Review: S&T Bank Credit Cards

s&t-bankS&T Bank, with branches mainly in Pennsylvania, offers a number of credit cards to its customers. Note that these cards are actually issued by S&T’s credit card partner Elan Financial Services. We offer an overview / review of these cards below, including our thoughts on how they compare to other cards on the market:

  • The Visa Platinum Card offers a 0% interest rate on your purchases for 15 months. It also lets you transfer a balance from another card and let that balance stay on this card for 15 months at a 0% rate. (Note, however, that you’ll pay a fee of 3% of the amount transferred to move a balance onto this card from another one.) No annual fee. Standard interest rate will be 13.99% to 22.99%; your personal rate will depend on your credit history. (Compare this card to competitive offers on our 0% Credit Cards page.)
  • The Visa Real Rewards Card offers you 1.5 points per dollar on everything you buy with the card, the equivalent of a 1.5% cash back rate on all of your purchases. While this reward is competitive in today’s market, you can find better offers on our Cash Back Credit Cards page.
  • The Cash Rewards American Express is a no-annual-fee cash back credit card that offers a 3% rebate on gas, 2% at supermarkets, and 1% everywhere else. Compare it to other Cash Back Credit Cards.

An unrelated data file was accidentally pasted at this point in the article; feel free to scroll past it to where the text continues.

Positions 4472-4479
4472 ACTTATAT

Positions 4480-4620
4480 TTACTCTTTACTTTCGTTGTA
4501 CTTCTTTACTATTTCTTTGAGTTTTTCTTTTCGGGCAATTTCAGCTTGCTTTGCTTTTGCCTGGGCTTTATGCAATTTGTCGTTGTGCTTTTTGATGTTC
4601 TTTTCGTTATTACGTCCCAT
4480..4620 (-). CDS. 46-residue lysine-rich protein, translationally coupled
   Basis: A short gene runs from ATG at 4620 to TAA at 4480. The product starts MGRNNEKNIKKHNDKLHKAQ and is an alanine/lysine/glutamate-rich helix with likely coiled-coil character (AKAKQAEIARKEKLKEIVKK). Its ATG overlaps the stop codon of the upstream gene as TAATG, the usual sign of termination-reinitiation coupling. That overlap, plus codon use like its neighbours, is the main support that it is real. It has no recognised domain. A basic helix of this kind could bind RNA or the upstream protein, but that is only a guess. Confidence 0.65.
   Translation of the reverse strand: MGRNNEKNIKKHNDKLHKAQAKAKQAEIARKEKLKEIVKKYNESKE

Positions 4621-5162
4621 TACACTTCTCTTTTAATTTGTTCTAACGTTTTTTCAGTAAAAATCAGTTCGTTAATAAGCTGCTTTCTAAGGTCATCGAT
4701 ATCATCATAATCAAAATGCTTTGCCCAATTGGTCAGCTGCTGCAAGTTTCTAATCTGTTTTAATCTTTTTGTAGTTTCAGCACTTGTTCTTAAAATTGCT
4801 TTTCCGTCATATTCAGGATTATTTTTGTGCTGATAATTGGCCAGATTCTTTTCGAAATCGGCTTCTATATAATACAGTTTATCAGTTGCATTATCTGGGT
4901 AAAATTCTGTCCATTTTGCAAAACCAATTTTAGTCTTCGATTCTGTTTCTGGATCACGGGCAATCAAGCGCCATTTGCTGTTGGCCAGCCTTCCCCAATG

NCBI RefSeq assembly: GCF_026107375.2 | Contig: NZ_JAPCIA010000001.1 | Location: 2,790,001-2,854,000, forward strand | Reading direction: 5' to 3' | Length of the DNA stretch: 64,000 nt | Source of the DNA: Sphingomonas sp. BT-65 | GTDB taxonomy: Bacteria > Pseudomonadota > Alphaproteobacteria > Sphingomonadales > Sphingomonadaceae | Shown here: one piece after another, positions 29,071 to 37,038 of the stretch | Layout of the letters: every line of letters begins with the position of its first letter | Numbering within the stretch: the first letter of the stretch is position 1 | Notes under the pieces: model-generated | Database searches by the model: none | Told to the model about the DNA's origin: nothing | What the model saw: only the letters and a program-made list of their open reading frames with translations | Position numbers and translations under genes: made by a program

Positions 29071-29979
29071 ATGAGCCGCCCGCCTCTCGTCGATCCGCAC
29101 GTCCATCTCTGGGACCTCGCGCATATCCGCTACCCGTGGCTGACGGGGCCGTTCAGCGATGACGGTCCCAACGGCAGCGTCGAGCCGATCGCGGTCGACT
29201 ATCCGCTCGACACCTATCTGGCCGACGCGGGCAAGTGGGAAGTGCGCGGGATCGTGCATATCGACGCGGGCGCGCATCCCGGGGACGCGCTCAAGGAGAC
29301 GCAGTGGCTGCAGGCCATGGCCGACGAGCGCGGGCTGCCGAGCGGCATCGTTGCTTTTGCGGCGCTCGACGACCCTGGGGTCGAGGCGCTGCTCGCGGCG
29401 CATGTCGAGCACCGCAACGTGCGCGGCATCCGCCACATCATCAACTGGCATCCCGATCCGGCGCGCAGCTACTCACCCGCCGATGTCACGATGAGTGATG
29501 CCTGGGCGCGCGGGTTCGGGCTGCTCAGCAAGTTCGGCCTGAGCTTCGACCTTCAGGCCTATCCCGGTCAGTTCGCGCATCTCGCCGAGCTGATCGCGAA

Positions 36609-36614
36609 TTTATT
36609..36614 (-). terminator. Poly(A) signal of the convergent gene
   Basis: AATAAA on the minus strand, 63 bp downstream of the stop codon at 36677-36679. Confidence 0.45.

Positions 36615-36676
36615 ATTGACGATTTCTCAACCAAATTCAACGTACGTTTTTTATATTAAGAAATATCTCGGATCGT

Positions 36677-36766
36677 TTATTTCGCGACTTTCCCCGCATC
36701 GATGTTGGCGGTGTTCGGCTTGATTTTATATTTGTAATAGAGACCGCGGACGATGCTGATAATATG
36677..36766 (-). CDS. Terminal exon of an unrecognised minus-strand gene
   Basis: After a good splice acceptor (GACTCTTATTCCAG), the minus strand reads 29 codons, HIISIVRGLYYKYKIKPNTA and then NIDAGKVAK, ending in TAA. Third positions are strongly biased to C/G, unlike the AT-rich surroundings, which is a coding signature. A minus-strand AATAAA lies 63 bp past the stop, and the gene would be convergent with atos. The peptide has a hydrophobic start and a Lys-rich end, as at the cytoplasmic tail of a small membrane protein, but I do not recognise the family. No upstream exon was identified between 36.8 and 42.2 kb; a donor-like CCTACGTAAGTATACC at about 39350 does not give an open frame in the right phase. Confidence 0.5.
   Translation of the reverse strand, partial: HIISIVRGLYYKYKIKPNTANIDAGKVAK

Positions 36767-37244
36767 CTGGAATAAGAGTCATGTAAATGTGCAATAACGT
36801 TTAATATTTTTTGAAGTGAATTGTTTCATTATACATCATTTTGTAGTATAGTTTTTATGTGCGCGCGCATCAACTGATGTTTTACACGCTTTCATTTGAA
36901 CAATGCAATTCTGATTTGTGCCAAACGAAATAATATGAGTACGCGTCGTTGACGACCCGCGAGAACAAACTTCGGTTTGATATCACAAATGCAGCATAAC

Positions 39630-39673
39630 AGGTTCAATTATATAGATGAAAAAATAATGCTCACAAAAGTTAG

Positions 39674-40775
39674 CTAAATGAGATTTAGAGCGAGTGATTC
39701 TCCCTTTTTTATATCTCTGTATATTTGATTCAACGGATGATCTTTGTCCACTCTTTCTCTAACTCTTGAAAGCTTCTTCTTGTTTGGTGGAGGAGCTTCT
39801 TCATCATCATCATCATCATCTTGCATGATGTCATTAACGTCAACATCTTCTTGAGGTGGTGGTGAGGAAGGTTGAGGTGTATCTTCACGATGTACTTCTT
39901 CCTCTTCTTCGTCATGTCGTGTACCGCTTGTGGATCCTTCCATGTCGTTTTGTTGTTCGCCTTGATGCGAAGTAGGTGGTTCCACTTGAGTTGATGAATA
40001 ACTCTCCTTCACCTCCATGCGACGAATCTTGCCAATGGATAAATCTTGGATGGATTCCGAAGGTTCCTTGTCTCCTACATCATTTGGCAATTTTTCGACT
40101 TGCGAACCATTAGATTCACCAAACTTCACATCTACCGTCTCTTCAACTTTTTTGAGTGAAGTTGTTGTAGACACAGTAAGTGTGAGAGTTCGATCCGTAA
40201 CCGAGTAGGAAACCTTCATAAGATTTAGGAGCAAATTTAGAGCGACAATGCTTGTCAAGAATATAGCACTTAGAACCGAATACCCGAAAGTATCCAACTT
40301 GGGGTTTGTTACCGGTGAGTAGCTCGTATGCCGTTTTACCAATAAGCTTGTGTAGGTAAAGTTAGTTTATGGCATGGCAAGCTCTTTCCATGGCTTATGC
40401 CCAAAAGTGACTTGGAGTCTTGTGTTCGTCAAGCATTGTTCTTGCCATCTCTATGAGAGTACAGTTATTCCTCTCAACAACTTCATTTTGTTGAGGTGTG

• The Premier Rewards American Express Card has a $99 annual fee, though that fee is waived for the first year you have the card. It is a points/cash back card that gives you a 4% reward on restaurant purchases, 3% on airline purchases, 2% on gas, and 1% everywhere else. You can get a bonus 10,000 points (worth $100 if redeemed for cash) when you spend at least $1000 with the card in the first 3 months of opening the account. A pretty good rewards card, especially in the first year, though you can probably do better once that $99 annual fee kicks in. (Again, see Cash Back Credit Cards for other options.)
  • The S&T Secured Credit Card is for those new to credit or those looking to rebuild their credit history. You deposit money into a savings account, and that money becomes collateral. You then get a credit line equal to the amount of your deposit. Note that you still pay off the card each month — the money you deposit is not used to pay your bills, but is instead protection for the bank. See our Secured Credit Cards page for more information on how these cards work, and a list of better secured cards from major banks that we’d choose instead of this one.